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Not her fault

It’s no secret that the Coronavirus has been difficult for all people who are capable of understanding its power and presence. That includes most of us, if we are old enough and smart enough to realize how insidious it is.

We all have different methods by which we can respond. Denial is one and is probably the most dangerous. Obsessiveness is another, if you are fond of living in a sanitary bubble for the foreseeable future.

From my standpoint, anger is not an acceptable response. Barking at retail employees doesn’t improve the lives of anyone. In fact, it does no good whatsoever. The only byproduct is embarrassing onlookers and hurting the employee’s feelings.

What led me to this observation was sitting in my backyard and having the misfortune of hearing one of my neighbors who was at least 500 feet away. It seemed that her child, probably four or five, had injured herself in some way.

The “mother,” instead of offering love or support, yelled at the child. This was not the first time I had the misfortune of hearing her. On this occasion, at least ten times, I heard her bellow, “Why are you crying?” Not surprisingly, the child continued to cry.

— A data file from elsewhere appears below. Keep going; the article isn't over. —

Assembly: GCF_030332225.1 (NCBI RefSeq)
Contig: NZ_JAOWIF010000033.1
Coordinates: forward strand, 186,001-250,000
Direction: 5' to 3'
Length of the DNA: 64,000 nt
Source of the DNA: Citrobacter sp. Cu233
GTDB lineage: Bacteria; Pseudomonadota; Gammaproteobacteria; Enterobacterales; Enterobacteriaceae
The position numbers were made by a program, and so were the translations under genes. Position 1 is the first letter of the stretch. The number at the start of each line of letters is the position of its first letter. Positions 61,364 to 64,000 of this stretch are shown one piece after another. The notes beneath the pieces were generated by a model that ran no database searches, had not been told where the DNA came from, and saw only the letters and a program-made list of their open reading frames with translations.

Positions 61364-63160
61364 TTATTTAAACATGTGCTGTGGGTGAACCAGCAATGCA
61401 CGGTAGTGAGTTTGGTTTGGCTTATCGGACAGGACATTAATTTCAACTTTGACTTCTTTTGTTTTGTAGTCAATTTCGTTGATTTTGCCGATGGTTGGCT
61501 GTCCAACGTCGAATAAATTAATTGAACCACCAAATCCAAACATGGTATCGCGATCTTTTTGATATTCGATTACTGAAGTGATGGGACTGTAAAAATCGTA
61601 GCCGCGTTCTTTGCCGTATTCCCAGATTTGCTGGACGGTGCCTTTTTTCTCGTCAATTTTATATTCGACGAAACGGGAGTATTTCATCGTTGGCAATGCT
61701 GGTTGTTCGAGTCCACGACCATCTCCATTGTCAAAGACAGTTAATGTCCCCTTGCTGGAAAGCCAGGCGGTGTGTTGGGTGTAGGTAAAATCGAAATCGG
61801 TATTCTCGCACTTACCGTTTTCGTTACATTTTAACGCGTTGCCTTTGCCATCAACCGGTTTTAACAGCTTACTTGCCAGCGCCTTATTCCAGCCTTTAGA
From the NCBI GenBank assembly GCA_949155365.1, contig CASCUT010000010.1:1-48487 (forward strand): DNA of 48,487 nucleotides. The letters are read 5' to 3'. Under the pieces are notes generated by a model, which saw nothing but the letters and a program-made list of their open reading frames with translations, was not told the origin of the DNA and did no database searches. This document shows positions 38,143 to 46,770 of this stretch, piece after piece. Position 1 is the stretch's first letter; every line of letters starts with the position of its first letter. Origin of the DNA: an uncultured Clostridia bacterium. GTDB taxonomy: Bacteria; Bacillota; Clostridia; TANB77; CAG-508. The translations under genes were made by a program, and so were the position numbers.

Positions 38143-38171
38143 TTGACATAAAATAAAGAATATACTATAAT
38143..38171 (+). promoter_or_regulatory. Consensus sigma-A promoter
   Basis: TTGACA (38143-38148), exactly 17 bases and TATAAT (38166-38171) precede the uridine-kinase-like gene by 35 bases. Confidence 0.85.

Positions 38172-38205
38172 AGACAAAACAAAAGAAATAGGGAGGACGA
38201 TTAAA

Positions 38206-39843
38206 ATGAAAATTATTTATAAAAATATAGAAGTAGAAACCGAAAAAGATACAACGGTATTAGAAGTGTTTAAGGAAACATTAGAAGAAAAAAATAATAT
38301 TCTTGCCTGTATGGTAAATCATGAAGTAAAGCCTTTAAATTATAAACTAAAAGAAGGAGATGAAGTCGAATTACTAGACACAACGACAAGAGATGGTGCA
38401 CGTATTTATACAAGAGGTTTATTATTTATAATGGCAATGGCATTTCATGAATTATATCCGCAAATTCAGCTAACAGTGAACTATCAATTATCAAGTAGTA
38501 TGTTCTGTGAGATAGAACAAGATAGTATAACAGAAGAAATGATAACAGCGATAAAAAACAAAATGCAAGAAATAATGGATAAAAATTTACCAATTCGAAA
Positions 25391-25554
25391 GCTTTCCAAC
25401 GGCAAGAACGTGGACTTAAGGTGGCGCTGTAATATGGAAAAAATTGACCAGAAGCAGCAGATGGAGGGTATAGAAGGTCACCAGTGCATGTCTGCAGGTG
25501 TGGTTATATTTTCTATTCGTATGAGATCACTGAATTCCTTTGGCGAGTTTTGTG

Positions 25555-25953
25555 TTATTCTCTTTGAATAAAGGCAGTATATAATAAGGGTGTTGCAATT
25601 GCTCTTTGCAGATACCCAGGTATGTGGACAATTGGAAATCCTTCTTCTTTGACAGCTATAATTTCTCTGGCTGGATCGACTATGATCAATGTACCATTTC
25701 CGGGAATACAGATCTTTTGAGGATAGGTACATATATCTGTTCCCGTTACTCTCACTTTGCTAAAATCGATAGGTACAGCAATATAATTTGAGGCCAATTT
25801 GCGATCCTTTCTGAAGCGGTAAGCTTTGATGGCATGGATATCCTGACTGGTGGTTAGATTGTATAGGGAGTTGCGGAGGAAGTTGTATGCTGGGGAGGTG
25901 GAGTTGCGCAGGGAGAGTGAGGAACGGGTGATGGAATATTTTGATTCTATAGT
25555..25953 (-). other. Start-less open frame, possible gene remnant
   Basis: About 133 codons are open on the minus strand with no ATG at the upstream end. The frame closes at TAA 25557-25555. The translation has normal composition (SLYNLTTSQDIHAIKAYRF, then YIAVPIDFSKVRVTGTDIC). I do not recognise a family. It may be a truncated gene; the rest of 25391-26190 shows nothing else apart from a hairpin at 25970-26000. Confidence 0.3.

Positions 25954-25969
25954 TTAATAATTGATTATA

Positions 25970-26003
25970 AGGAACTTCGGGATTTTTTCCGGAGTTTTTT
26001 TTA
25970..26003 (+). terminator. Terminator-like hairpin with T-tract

As a mother, grandmother, educator and someone with basic good sense, I couldn’t stand to hear it. The child probably doesn’t know Covid-19 from WD-40 or 98 degrees Fahrenheit.

It’s reasonable to believe that the mother was stressed because most of us are. And of course, I don’t know the nature of her interactions before I heard the child crying out for help. But the child doesn’t understand the stress and she didn’t cause it. By doing what the mother did, the child was compromised and most likely, didn’t feel any less anxious.

We can be kind to each other. Many of us are accustomed to thinking only of our worlds, priorities and pressures. This truly is the time to be part of the earth community and refrain from punishing others for what we are enduring. Shalom.

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